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|Title: ||An Economic Assessment Of Uneven-Aged Forestry Based On The Modelling Of Forestry Operations|
|Authors: ||Shrimpton, Nicole H|
|Supervisor(s): ||Mutch, Bill|
|Issue Date: ||Jul-1990|
|Publisher: ||University of Edinburgh; College of Science and Engineering; School of GeoScience|
|Abstract: ||In recent years, interest in uneven-aged forestry has been increasing in Britain,
particularly for sensitive areas such as recreation and amenity forests. Literature on the
economics of uneven-aged forestry is scarce and few operational, uneven-aged forests
are available for study. Therefore, in order to quantify the operating costs associated
with uneven-aged forestry, a modelling approach was chosen. The resulting model is
written in FORTRAN and uses a series of square two-dimensional arrays to represent
a block of forest. The block may then be managed by clearfelling and replanting at a
specified age, or by a system of group management with a choice of four group sizes.
The resulting model was then used to investigate the effect of the following
management strategies on operating times:
1. Varying the scale of working (i.e. the group size and forest size) in the uneven-aged
2. Using shortwood or pole-length harvesting systems and a range of machine types
within each harvesting system.
3. Varying the length of time taken to transform the structure of the forest from
even-aged to uneven-aged.
4. Varying the age of the trees when the transformation from even-aged to
uneven-aged structure begins.
The results obtained from running the model show that the time taken to carry out an
operation is influenced both by the absolute size of the group within the forest block
and by the number of groups of that size within the forest block. This fragmentation
effect explains why it is difficult to determine the absolute costs of working for a
specific group size, because it is the combination of group size, number of groups and
forest block size, which determines costs. Most of the results below are based on a
range of group sizes from 1.000 ha. to 0.0625 ha., with a block size of 16 ha.
Forwarders were penalized when the group size was decreased to 0.0625 ha. (-12%
increase over clearfelling), because very small groups do not contain full forwarding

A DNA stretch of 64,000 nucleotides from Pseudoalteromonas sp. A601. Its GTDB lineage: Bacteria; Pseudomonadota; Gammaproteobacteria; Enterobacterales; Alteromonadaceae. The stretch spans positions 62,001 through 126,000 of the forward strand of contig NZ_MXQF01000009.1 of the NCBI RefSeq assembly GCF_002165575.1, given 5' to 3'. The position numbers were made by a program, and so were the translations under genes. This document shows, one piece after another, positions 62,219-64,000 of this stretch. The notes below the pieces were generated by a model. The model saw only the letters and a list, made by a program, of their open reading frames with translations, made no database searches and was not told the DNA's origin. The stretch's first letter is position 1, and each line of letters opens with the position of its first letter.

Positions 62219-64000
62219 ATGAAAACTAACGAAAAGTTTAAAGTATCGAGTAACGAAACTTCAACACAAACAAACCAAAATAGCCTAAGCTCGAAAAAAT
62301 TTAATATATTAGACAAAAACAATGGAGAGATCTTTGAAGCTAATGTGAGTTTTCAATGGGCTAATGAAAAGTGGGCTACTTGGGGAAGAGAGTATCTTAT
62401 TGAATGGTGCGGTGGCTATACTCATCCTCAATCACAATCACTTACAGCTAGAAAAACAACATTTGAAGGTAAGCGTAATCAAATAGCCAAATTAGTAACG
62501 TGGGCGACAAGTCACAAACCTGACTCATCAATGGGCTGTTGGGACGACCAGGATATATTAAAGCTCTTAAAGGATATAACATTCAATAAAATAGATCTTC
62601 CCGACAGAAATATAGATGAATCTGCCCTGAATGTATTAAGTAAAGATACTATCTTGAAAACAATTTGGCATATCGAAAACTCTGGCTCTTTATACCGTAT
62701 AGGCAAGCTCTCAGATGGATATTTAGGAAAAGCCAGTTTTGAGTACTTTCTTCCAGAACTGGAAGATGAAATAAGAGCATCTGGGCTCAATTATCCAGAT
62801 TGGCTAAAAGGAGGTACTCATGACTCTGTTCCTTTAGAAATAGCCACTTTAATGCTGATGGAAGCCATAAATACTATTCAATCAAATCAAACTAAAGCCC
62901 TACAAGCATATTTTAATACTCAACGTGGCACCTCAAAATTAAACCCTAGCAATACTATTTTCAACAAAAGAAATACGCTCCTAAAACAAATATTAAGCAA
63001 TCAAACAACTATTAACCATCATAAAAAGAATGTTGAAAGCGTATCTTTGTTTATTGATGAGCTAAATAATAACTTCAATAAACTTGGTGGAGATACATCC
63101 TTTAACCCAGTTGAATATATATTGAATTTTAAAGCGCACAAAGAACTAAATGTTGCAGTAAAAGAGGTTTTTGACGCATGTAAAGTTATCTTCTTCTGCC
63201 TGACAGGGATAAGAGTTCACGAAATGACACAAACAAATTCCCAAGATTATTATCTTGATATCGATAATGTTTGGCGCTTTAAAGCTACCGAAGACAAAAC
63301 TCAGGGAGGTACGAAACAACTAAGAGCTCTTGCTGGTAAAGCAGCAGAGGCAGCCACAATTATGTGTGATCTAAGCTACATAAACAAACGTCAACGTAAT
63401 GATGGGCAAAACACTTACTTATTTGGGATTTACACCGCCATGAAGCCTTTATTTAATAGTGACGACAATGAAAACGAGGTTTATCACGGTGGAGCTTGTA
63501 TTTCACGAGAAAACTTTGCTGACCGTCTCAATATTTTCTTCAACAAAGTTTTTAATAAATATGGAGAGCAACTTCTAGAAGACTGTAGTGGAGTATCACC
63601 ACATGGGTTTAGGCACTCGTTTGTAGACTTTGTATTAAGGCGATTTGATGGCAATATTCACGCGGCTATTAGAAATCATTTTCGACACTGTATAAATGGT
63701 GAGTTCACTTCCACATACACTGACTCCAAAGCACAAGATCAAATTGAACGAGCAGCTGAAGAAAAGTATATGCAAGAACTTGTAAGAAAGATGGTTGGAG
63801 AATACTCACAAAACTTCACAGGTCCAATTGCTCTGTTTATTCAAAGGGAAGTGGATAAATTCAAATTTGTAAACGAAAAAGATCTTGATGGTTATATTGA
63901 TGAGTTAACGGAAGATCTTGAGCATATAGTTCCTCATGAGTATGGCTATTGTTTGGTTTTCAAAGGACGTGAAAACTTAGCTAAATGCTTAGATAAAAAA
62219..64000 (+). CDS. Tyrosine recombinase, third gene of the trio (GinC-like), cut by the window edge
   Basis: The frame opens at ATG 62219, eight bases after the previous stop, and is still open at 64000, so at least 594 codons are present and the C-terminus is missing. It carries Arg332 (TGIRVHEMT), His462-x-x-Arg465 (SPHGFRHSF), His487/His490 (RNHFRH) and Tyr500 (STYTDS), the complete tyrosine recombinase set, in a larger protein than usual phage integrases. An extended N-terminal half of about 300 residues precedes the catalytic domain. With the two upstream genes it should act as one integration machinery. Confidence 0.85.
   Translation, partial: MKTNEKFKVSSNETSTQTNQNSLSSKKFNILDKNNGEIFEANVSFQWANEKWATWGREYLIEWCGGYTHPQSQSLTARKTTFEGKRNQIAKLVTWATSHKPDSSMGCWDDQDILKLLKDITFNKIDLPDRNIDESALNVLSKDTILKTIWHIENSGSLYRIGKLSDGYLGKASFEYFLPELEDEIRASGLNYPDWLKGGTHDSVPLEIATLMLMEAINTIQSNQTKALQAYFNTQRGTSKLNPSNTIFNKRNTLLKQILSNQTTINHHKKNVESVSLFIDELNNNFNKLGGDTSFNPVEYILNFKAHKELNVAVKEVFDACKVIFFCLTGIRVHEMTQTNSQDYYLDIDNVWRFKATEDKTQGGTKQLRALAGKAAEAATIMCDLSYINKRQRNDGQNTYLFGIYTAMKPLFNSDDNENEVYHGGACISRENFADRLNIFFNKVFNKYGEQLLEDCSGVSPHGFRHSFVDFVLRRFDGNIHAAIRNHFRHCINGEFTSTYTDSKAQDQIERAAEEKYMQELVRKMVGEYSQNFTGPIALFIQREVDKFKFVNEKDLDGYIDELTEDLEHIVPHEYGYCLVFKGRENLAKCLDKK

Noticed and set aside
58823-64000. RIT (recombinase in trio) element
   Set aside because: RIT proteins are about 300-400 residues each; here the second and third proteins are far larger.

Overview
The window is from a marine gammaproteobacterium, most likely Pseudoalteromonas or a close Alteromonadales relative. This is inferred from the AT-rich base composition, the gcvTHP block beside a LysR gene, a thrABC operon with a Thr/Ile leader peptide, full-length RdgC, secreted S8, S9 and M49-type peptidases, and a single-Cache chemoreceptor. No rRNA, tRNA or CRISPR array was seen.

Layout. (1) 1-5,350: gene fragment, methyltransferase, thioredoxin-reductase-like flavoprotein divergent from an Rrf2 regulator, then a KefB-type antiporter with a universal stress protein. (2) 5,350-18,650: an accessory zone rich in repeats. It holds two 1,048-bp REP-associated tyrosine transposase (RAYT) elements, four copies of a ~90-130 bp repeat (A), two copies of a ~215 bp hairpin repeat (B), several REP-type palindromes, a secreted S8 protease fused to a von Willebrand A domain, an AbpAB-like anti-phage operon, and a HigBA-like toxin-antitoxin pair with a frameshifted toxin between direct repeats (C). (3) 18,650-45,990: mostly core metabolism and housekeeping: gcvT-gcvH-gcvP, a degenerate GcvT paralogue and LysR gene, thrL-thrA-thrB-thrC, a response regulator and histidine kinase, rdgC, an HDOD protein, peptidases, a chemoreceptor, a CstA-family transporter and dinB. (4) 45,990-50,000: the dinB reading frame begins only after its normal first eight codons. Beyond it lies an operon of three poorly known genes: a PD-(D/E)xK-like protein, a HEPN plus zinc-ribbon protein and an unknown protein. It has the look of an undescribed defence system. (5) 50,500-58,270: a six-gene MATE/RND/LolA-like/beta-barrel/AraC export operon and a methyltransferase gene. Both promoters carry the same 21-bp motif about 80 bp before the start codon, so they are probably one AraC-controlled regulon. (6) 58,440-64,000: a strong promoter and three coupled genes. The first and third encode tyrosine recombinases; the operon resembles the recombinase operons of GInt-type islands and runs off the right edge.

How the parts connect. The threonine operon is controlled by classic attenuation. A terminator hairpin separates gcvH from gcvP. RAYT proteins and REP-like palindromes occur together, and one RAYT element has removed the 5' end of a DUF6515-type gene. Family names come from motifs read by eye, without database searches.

loads and a large proportion of total forwarding time is spent manoeuvring into and out
of groups. However, the operating times for the three group sizes 1.00 ha., 0.25 ha.
and O. 1 1 ha. were very similar indicating that the group size can be quite small before
any extra forwarding costs are incurred. On poor sites, the cost differential between the largest and smallest groups is greater. In contrast to forwarding, skidders
are most penalized with the decision to adopt an uneven-aged system, and once that
decision has been made, there is not a clear increase in costs with decreasing group
During the transformation period, felling and thinning times in the uneven-aged system
are significantly higher than those for the even-aged system, because trees are being
harvested prematurely to create the early groups, but this difference is reduced once the
forest is transformed. Felling and thinning times increase gradually as the group size
decreases, because more care is needed for the felling operation and more time is
needed for snedding coarse edge trees.
Replanting times for the uneven-aged forest are approximately 8% - 14% higher than
replanting times for clearfelling.
The results from the model were then analysed using the EXCEL spreadsheet
programme to examine, among other things, the cost implications of varying group
size, and the relative profitability of uneven-aged and even-aged management.
First,optimum ages to begin transformation were found, which varied with the Yield
Class and discount rate chosen. Then, the effect of the length of the transformation
period was examined and a long transformation period (80-years) was found to be
preferable to a short transformation period (40-years). The analysis showed that at
high discount rates even-aged and uneven-aged management had similar Net Present
Values, but at lower discount rates the even-aged system was preferred. The greatest
financial penalty was incurred with adoption of an uneven-aged system, and reducing
the group size had relatively little impact on Net Present Values.
Other costs and benefits, such as scenic beauty and recreation potential, could not be
included in the model, because research relating these values to forest management
variables has not been carried out. Therefore, these mostly non-financial factors were
discussed for even-aged and uneven-aged forestry, based on a review of the literature.|
|Sponsor(s): ||Natural Environment Research Council (NERC)|
|Appears in Collections:||Global Change Research Institute PhD thesis collection|
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